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Cambyses II capturing the Egyptian pharaoh Psamtik, from a seal (500s BC)

The Persian king Cambyses II conquered Egypt in 525 BC. Libyans attacked from the east, but the Persians fought them off. After the Greek victory at Marathon in 490 BC, the Egyptians revolted against the Persians (in 484 and again in 460 BC) with the help of the Athenians, but unsuccessfully.

Later Persian kings were not as strong, and in 404 BC Egypt succeeded in becoming independent. The new Pharaohs established Dynasties 28, 29 and 30. Dynasty 28 was very short (only one Pharaoh!). In Dynasty 29, the Egyptians made an alliance with the Greek city of Sparta where Sparta would help Egypt against the Persians in exchange for a lot of wheat, but unfortunately the Persians captured the Egyptian wheat ships on their way to Sparta, so that didn’t work out very well. (The Egyptians were dealing with the Spartans now instead of the Athenians because Athens was weaker after the Peloponnesian War).

Nectanebo (from Boston Museum of Fine Arts): a granite head of a man with a fancy hat

Nectanebo (from Boston Museum of Fine Arts)

The Pharaohs of Dynasty 30 tried to re-establish Egypt as an independent country. They fought off Persian invasions. One time, the Persians had to go home because the Nile flooded when they were trying to invade. Like earlier Pharaohs, the Pharaohs of Dynasty 30 made alliances with Sparta and Athens and other Greek cities to try to keep off the Persians. Some of the Pharaohs even tried to put the New Kingdom back together by invading Syria.

Alexander along with Egyptian gods, in the Egyptian style (Luxor, Thebes)

Alexander the Great along with Egyptian gods, in the Egyptian style (Luxor, Thebes)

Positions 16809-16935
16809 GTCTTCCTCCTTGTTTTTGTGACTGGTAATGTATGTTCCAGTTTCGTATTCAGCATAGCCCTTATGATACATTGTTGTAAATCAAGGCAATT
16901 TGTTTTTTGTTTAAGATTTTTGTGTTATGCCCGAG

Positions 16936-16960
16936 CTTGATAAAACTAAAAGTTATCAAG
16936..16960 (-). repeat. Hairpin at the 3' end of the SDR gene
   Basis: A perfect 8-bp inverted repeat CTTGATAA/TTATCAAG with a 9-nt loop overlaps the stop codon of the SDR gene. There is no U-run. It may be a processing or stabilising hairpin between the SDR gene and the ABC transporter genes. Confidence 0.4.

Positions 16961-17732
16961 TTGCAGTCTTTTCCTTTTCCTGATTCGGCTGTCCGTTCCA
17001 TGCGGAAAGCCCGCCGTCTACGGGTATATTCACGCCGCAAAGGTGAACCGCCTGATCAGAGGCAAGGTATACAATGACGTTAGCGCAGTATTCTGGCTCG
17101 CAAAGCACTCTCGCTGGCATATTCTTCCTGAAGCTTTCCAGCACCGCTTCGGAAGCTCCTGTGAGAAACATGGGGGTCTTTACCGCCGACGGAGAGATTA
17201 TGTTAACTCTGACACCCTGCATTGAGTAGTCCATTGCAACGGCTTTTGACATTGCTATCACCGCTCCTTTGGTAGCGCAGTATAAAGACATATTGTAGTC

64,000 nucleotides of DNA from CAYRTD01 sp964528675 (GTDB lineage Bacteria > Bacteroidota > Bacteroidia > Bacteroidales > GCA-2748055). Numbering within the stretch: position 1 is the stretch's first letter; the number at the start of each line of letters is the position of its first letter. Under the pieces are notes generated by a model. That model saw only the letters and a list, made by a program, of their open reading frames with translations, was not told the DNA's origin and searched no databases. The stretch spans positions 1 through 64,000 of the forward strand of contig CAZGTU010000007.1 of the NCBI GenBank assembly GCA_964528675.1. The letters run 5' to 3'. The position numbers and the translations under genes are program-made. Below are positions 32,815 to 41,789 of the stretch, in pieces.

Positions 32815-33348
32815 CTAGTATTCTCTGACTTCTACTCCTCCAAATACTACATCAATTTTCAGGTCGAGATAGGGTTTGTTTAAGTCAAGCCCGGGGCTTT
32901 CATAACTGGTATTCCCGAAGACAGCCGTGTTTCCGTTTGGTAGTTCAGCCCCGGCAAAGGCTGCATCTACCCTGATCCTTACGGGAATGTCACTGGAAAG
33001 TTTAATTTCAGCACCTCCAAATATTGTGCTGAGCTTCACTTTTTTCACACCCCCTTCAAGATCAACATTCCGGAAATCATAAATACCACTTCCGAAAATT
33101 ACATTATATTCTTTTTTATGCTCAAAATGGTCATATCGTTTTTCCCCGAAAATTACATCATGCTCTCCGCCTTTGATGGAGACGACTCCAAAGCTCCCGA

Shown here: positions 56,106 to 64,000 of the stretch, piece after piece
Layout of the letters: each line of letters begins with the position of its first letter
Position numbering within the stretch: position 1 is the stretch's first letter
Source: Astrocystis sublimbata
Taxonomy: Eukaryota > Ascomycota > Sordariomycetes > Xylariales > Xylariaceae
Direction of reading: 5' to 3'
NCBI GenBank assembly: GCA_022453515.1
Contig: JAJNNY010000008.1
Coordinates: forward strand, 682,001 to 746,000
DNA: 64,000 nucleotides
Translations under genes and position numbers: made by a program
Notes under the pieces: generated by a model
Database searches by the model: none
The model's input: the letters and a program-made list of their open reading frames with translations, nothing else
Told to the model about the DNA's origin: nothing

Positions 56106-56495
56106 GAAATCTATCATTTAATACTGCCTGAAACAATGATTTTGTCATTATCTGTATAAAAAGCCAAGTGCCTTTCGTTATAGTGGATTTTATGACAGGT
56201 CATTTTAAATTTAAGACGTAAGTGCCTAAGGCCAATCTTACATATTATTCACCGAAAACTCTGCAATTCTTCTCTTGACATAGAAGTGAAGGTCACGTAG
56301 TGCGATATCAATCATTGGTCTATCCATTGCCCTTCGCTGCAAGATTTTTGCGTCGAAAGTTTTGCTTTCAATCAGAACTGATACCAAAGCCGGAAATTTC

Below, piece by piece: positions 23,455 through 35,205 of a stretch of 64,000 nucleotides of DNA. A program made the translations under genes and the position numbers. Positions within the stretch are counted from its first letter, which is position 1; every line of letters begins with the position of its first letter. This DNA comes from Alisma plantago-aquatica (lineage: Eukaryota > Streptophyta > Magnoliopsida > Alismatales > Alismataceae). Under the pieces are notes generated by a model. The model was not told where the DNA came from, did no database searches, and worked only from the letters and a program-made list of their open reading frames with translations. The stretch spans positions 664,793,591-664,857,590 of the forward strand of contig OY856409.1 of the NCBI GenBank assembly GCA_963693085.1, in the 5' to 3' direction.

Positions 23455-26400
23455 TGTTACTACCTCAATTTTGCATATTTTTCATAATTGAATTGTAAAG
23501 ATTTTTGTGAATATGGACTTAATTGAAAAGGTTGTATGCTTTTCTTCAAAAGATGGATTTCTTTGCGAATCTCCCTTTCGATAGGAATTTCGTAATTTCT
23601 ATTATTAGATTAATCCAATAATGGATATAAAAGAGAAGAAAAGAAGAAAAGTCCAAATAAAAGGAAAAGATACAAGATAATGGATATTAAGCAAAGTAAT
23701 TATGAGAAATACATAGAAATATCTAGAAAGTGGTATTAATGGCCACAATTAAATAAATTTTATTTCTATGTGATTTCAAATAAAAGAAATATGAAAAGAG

But in the end the Egyptian pharaohs couldn’t keep fighting the Persians off. After sixty-three years, the Persians reconquered Egypt in 341 BC. But the Persians didn’t keep Egypt very long. Nine years later, in 332 BC, Alexander the Great conquered Egypt as part of his takeover of the Persian Empire. Here he is on the walls of a temple at Luxor, carved in an Egyptian style.

Learn by doing: Relief carving
Go on to the Ptolemies and Cleopatra

Bibliography and further reading about Egypt under Persian rule:

Eyewitness: Ancient Egypt, by George Hart. Easy reading.

The Oxford History of Ancient Egypt, by Ian Shaw (2002).

History of Ancient Egypt: An Introduction, by Erik Hornung (1999). A college textbook. On the conservative side – not much on new developments.

Old Kingdom (2686-2160 BC)
First Intermediate Period (2160-2040 BC)
Middle Kingdom (2040-1633 BC)
Second Intermediate Period (1786-1558 BC)
New Kingdom (1558-1085 BC)
Third Intermediate Period (1085-525 BC)
Persian rule (525-332 BC)
Greek rule (332-30 BC) (also called the Hellenistic)
Roman rule (30 BC-700 AD)
Islamic rule (700 AD to present) home